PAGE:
posted on Apr, 12 2009 @ 11:59 AM
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Originally posted by SRG007

And I would believe a simple Search of the Google Box under ISHTAR will get you some idea why this "SUNday" is refered to as EASTER.

(ISHTAR = EASTER)

Shane


The word 'Easter' derives from the pagan Germanic goddess Eostre, it has nothing to do with Ishtar. Romance and Celtic languages use words based on Hebrew 'Pesach'(passover), French Paques for example.



posted on Apr, 12 2009 @ 08:56 PM
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There was a such thing as the Easter Wars. Rome made a point of making it known that it had the authority to decide when Easter was to be celebrated and that they had the power to enforce it.
For example, there was the Celtic Christian Church that had established itself way back in ancient times, without the help or blessing of Rome. The Papacy eventually got around to sending its agents over and went about subverting the existing church, in order to supplant it with their own version. The idea was to make it known who had the ultimate say concerning anything spiritual. The first thing they would do is point out how they were wrong in how they celebrated Easter. They said they had the right day and anyone who disagreed was just wrong. Once they accepted the uniform day to celebrate Easter, it was not long before their whole system was destroyed. Of course the Romanists were not concerned about rebuilding a nice system to replace what they had torn down. They were satisfied by having the place overrun by pagans, rather than a Christian system that operated independently of Rome.
The whole thing is a nasty business and I am not about to contribute to it by recognizing that they are right, and celebrating Easter on their officially appointed day. Sorry about that but I feel it is better to forget Easter altogether than to put myself under the dictates of the throne of the anti-christ.
I was at church yesterday (saturday) and found out that the whole church service was going to be a special musical program. I read the program and realized it was an Easter type celebration. I went home rather than to participate in something that when I was younger, our church would make a point of ignoring. Sorry to say that all the churches have been infiltrated by the agents of Rome and have been guided by people in positions of some sort of authority towards their concept of ecuminicalism. Joining the real church with the anti-christ is not ecuminicalism. It is joining Babylon and dooms everyone who participates in it.

[edit on 12-4-2009 by jmdewey60]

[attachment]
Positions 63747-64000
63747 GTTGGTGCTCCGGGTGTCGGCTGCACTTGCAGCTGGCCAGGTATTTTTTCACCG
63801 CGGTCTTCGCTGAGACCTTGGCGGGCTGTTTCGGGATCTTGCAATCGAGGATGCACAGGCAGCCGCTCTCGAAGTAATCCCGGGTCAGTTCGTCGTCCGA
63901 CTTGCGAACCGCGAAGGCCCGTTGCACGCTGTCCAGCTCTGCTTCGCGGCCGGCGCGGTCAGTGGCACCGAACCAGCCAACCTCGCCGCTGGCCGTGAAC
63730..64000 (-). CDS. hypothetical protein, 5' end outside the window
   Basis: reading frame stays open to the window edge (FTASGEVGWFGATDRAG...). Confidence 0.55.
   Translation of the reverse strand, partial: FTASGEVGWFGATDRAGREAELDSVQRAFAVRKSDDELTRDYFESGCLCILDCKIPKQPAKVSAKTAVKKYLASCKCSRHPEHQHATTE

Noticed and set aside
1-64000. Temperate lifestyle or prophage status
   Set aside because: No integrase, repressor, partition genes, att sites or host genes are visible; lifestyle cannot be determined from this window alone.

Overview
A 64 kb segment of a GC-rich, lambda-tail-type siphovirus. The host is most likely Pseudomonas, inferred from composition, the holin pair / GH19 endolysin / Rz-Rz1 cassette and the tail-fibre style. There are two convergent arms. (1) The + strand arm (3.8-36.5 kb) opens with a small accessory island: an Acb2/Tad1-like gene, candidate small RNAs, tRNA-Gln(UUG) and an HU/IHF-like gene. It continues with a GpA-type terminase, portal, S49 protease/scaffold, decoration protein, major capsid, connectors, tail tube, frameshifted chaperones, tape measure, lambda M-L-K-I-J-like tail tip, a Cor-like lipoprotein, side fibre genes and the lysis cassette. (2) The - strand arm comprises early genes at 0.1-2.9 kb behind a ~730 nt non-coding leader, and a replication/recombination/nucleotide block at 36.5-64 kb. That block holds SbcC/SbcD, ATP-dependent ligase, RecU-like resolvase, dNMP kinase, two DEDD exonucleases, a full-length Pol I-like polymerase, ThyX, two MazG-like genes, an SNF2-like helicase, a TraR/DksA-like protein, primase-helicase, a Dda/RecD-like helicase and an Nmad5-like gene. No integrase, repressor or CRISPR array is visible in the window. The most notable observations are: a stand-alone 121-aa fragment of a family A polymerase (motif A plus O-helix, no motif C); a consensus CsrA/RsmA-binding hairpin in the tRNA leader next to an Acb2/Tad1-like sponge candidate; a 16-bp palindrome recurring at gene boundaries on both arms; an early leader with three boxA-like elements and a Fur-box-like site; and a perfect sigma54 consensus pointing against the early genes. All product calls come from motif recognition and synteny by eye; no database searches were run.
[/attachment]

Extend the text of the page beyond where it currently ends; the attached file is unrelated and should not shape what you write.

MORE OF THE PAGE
posted on Apr, 15 2009 @ 03:39 PM
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Jesus died on the 14th of Nisan about 3pm. This was the day of Passover. The following day of 15 Nisan was the "High Day Sabbath" or first day of Unleavened Bread. The next day was 16 nisan which was the 2nd day of unleavend bread but not a sabbath. Next was 17 nisan which was the actual weekly sabbath. Mark's account of these days shows that Jesus was taken from the cross and put into the tomb before sunset (before the High Day sabbath) and the women who were going to anoint the body of Christ (the Marys) according to Mark, waited for the sabbath to pass before going to prepare the anointing oils and spices. In Luke's account, the Marys bought and prepared spices and oils and then rested on the sabbath before going the morning of the first day to anoint the body of Christ. The only logical conclusion is that there was one day between the high day and weekly sabbaths. This would put the death of Christ on wednesday and the resurrection Saturday before sunset. He wasn't found until sunday morning and the only text referring to a sunday resurrection is the last chapter in Mark which a portion was added well after the official scriptural texts were authenticated. Take into account the literal greek of this added portion to Mark and you will find it speaks against a sunday resurrection.

Also note that good friday afternoon (3pm was the time Christ died, known as the 9th hour) to easter sunday morning (before sunrise, the tomb was found empty by Mary Magdaline) does not add up to 3 days and 3 nights. it's roughly 36 hours where the authentic sign of Jesus' messiahship shows a 72 hour period in the tomb or 3 days and 3 nights. If He was buried before sunset on Passover to avoid the High Day sabbath of 15 nisan, then 3 days and 3 nights later would be Saturday before sunset.... ON THE SABBATH.

It's already been noted that easter sunday is originally a pagan holiday as well. Hence easter eggs and bunnies as signs of fertility. Keep the Jewish Holy Days and avoid the pagan christian days. There are christian observances of Holy Days. You only need to research. Our passover meals include the symbols of the Last Supper with unleavened bread and red wine to represent the body and blood of Christ. We were told in the bible by Jesus to keep His death as a memorial but nothing mentioned about keeping His resurrection as a memorial. Research goes a long way folks!